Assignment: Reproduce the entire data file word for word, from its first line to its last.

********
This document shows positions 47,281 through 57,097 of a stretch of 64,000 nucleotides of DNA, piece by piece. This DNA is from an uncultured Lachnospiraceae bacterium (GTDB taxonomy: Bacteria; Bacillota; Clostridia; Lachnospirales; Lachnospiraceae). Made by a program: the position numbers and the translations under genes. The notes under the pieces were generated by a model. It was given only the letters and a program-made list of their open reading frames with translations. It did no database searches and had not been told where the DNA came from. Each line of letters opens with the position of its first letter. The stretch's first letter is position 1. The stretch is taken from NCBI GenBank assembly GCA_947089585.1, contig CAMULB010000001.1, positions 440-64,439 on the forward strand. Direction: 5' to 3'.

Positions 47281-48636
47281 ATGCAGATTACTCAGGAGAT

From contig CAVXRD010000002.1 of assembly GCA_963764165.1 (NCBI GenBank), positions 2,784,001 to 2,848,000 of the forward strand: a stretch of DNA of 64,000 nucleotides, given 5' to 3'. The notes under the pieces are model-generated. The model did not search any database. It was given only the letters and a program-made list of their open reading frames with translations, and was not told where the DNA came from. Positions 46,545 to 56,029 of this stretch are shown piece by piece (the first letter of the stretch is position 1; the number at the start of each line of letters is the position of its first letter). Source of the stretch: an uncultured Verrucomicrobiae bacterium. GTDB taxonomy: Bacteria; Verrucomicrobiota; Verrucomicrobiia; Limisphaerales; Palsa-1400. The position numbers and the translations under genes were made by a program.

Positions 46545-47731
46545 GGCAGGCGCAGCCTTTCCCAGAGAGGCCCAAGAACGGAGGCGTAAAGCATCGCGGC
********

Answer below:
This document shows positions 47,281 through 57,097 of a stretch of 64,000 nucleotides of DNA, piece by piece. This DNA is from an uncultured Lachnospiraceae bacterium (GTDB taxonomy: Bacteria; Bacillota; Clostridia; Lachnospirales; Lachnospiraceae). Made by a program: the position numbers and the translations under genes. The notes under the pieces were generated by a model. It was given only the letters and a program-made list of their open reading frames with translations. It did no database searches and had not been told where the DNA came from. Each line of letters opens with the position of its first letter. The stretch's first letter is position 1. The stretch is taken from NCBI GenBank assembly GCA_947089585.1, contig CAMULB010000001.1, positions 440-64,439 on the forward strand. Direction: 5' to 3'.

Positions 47281-48636
47281 ATGCAGATTACTCAGGAGAT

From contig CAVXRD010000002.1 of assembly GCA_963764165.1 (NCBI GenBank), positions 2,784,001 to 2,848,000 of the forward strand: a stretch of DNA of 64,000 nucleotides, given 5' to 3'. The notes under the pieces are model-generated. The model did not search any database. It was given only the letters and a program-made list of their open reading frames with translations, and was not told where the DNA came from. Positions 46,545 to 56,029 of this stretch are shown piece by piece (the first letter of the stretch is position 1; the number at the start of each line of letters is the position of its first letter). Source of the stretch: an uncultured Verrucomicrobiae bacterium. GTDB taxonomy: Bacteria; Verrucomicrobiota; Verrucomicrobiia; Limisphaerales; Palsa-1400. The position numbers and the translations under genes were made by a program.

Positions 46545-47731
46545 GGCAGGCGCAGCCTTTCCCAGAGAGGCCCAAGAACGGAGGCGTAAAGCATCGCGGC